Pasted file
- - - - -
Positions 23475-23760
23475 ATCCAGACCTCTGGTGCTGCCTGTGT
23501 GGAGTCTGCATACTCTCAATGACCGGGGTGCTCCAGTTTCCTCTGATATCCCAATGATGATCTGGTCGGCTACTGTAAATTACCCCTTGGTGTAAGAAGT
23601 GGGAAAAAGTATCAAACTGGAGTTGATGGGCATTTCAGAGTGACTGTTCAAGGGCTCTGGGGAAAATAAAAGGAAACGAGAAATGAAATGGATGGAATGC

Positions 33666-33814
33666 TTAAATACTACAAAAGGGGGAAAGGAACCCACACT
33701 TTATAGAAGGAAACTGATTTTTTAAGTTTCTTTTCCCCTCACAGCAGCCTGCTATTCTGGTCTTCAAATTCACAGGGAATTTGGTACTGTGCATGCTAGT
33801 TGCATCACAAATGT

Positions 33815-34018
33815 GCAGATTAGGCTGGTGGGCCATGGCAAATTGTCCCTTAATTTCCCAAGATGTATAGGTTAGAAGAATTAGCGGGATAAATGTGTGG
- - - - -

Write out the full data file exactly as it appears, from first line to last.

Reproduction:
Positions 23475-23760
23475 ATCCAGACCTCTGGTGCTGCCTGTGT
23501 GGAGTCTGCATACTCTCAATGACCGGGGTGCTCCAGTTTCCTCTGATATCCCAATGATGATCTGGTCGGCTACTGTAAATTACCCCTTGGTGTAAGAAGT
23601 GGGAAAAAGTATCAAACTGGAGTTGATGGGCATTTCAGAGTGACTGTTCAAGGGCTCTGGGGAAAATAAAAGGAAACGAGAAATGAAATGGATGGAATGC

Positions 33666-33814
33666 TTAAATACTACAAAAGGGGGAAAGGAACCCACACT
33701 TTATAGAAGGAAACTGATTTTTTAAGTTTCTTTTCCCCTCACAGCAGCCTGCTATTCTGGTCTTCAAATTCACAGGGAATTTGGTACTGTGCATGCTAGT
33801 TGCATCACAAATGT

Positions 33815-34018
33815 GCAGATTAGGCTGGTGGGCCATGGCAAATTGTCCCTTAATTTCCCAAGATGTATAGGTTAGAAGAATTAGCGGGATAAATGTGTGG